A typical 1.5GB per month plan for mobile data for laptops and tablets, was about 10% above average, says a new Commerce Commission report, whnich compares NZ mobile pricing to other OECD countries over the past year.
The NZ price for a 6GB data plan was one of the highest in the survey, about twice the average.
"The $98 per month price in New Zealand suggests that mobile broadband is not at present a strong competitor for fixed line broadband, the regulator notes." Mid-price landline broadband plans now typically come with 60GB or 80GB of data.
"Paying twice the average for 6GB of data is just not acceptable in this day and age and the telcos need to keep up with customer demand. Vying with Mexico for last place is not what we would hope for in our telecommunications market in 2014," Telecommunications Users Association (Tuanz) CEO Paul Brislen tells NBR.
Overall, however, the ComCom was reasonably happy with where NZ sat.
"Prices have been steadily dropping and popular plans are below OECD averages," said Telecommunications Commissioner Dr Stephen Gale.
“The price in New Zealand for the plan with average calling and data use was 40% below the OECD average. Prices for all usage plans have dropped significantly, between 25% and 70%, over the last three years but prices for plans with high call volumes have stayed persistently above average which is potentially a result of high volume users being less price sensitive,” said Dr Gale.
On balance, Tuanz boss Brislen is happy, too.
"It's great to see the benefits of competition in the market place. After years of a cosy duopoly and New Zealand customers pay too much for voice calls and TXTs, the arrival of 2degrees has delivered great results for users.
"That's not to say there isn't more that can be done, and clearly as the world moves towards a data-centric mobile requirement, it's important the New Zealand mobile telcos continue to compete vigorously," he says.
"Tuanz is concerned about the lack of enthusiasm for MVNOs in New Zealand. Internationally, competition from MVNOs such as Virgin Mobile, Tesco and others have kept network operators on their toes, yet in New Zealand there are no prepay MVNOs and those on account offerings are not well promoted. We would like to see more MVNO competition especially in the prepay market."
MVNOs, or mobile virtual network operators, rebadge a wholesale service provided by a mobile network operator. TelstraClear operated an MVNO service, fed by Vodafone, before its takeover, gaining a modest 50,000 customer. Black+White made a brief, colourful splash, as an MVNO. And CallPlus and Orcon also operate low-profile MVNO services.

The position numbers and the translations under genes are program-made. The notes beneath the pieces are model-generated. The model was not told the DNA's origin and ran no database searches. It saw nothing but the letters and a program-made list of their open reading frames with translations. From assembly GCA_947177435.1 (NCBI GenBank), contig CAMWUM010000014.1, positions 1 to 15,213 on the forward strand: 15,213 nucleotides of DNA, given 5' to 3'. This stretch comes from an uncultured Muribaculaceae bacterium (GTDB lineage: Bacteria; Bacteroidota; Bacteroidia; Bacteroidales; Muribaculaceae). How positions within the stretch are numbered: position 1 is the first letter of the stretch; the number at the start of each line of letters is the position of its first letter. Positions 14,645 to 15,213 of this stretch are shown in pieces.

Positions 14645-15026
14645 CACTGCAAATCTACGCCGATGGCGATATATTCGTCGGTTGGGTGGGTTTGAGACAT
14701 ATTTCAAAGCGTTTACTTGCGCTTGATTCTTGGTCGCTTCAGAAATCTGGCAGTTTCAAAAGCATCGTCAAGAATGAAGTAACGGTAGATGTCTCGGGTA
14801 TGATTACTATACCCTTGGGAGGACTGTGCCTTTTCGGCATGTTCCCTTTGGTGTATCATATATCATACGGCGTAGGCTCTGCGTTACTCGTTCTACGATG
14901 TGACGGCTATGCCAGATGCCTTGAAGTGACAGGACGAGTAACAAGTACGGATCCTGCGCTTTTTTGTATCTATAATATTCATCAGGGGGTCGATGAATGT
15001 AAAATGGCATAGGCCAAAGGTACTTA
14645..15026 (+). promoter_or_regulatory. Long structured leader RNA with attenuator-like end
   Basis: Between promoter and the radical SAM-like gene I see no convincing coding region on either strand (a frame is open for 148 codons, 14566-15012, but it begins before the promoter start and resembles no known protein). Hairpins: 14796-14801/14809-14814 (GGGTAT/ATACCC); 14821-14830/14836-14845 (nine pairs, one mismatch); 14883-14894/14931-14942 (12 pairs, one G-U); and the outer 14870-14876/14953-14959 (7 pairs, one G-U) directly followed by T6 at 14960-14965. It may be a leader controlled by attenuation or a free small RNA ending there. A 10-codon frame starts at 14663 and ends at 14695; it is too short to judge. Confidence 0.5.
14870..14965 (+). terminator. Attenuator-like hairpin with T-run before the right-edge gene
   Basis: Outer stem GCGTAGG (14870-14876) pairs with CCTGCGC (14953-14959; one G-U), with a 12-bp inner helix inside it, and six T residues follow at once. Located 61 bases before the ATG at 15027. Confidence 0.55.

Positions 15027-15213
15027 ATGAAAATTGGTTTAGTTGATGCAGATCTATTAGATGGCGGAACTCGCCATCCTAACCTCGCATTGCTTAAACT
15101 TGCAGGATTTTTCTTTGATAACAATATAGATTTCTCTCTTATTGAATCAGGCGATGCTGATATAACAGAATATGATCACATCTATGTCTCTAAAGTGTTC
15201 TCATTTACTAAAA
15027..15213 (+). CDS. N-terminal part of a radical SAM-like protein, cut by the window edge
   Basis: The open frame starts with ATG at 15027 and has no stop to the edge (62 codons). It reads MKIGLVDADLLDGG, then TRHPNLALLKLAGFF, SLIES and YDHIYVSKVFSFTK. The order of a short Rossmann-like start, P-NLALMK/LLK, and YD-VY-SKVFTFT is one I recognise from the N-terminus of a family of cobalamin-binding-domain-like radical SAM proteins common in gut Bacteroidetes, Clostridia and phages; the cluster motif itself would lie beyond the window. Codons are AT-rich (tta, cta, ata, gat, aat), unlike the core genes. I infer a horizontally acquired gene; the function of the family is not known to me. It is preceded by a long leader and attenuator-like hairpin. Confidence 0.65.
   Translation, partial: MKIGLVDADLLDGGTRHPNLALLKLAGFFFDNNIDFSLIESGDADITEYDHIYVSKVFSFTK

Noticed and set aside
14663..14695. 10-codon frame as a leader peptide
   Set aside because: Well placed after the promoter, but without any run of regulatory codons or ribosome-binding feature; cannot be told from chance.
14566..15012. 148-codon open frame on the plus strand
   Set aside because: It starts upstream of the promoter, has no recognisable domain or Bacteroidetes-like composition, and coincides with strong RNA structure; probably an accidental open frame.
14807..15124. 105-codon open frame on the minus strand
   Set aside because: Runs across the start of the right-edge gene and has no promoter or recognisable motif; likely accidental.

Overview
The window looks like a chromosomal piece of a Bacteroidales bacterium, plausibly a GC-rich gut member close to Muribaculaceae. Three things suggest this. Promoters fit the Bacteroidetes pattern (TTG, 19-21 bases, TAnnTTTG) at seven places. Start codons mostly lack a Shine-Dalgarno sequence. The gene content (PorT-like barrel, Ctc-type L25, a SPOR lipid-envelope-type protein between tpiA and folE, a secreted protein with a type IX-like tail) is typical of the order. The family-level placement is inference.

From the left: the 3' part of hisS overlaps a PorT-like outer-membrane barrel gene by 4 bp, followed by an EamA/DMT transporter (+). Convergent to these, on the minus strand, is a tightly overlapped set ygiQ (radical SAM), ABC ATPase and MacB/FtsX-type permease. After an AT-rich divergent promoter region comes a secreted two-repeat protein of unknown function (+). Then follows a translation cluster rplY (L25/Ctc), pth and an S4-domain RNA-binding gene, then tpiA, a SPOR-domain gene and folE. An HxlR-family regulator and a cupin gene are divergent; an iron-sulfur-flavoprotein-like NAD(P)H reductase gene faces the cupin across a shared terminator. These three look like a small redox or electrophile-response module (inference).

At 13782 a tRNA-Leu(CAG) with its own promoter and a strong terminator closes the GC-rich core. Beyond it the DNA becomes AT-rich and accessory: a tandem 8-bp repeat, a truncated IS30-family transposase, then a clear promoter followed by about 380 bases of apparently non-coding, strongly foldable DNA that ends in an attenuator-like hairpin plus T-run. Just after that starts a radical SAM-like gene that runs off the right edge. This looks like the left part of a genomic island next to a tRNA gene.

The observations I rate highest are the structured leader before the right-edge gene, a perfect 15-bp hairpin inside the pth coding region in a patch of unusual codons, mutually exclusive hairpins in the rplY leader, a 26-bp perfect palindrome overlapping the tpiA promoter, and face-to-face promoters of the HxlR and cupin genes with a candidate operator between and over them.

During his recent Ask Me Anything session with NBR readers, Telecom CEO Simon Moutter said data caps were rising, but noted telcos had to recoup the hundreds of millions spent upgrading mobile networks to 3G and now 4G. And telcos argue that with a small population spread out over a relatively large, geographically challenging area, mobile networks are always going ot be more expensive to build here.
Those who make most calls not benefitting - 2degrees
2degrees director of corporate affairs & wholesale Mat Bolland said while the study showed increased competition in the lower usage prepay mobile market has delivered better pricing, those who make the most calls have yet to benefit from competition.
“This international report shows mobile competition is very different for prepay, post pay and business users. We believe reporting on each market, along with a look at the barriers to competition in those markets, will provide a more accurate picture of what’s happening in mobile,” says Mr Bolland.
“Past reports have painted an unduly rosy view of mobile competition. With a review of the Telecommunications Act ahead of us it’s important political decisions makers have all the facts when understanding why high usage mobile customers aren’t getting a great deal."
The Commission’s comment that high volume mobile users may not be price sensitive is at odds with 2degrees’ experience, Mr Bolland said.
“In our experience, price is always a factor for high usage mobile customers, but we’re seeing a number of customers held back from taking the best deals in the market. A thorough analysis of the three mobile markets is timely.”
This article is tagged with the following keywords. Find out more about MyNBR Tags
Most listened to
- Business Week in Review with Grant Walker and Andrew Patterson
- Sunday Business with Andrew Patterson featuring Joanna Blatstone and Neil Parischa
- Rodney Hide: Advance means retreat for glacier scientists
- Stewart Germann and Gehan Gunasekara go head-to-head on the franchising debate
- Racism lies behind Little’s kaupapa Maori attack, says Matthew Hooton